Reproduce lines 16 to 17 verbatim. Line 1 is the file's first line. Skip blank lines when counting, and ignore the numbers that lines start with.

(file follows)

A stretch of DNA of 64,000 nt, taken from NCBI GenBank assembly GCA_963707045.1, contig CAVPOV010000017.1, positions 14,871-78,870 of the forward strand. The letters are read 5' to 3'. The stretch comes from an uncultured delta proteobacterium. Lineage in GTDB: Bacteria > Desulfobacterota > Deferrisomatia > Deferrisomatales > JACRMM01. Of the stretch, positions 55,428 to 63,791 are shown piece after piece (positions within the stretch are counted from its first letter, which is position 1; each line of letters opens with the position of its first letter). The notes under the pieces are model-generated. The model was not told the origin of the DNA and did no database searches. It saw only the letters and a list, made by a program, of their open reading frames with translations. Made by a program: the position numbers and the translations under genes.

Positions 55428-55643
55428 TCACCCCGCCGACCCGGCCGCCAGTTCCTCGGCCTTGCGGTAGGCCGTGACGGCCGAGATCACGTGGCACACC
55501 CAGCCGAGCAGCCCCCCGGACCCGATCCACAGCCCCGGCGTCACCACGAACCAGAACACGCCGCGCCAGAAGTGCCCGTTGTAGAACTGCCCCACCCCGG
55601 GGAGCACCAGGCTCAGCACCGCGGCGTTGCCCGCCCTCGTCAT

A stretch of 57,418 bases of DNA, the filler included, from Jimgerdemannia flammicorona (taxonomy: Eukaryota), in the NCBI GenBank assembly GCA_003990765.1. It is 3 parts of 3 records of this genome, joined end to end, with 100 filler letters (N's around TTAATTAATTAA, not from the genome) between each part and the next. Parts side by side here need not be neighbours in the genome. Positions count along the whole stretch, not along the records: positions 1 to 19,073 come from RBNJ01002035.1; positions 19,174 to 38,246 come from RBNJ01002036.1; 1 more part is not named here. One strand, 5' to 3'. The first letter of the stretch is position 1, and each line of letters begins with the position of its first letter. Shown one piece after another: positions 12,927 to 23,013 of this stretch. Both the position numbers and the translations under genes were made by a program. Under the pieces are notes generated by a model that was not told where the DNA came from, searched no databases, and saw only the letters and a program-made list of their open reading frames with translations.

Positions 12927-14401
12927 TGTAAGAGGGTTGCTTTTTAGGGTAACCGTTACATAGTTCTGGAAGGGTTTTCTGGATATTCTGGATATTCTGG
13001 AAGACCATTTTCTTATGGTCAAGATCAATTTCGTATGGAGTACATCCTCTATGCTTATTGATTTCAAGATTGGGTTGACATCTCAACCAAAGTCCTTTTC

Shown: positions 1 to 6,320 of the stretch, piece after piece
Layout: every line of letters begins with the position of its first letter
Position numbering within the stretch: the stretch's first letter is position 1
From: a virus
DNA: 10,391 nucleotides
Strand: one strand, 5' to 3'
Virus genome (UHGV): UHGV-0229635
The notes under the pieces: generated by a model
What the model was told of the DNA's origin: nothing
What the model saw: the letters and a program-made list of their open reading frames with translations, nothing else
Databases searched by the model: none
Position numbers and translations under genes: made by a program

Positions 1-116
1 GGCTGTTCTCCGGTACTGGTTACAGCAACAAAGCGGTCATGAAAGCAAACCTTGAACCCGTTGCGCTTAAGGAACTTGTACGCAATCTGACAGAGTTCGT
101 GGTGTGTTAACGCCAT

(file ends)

Virus genome (UHGV): UHGV-0229635
The notes under the pieces: generated by a model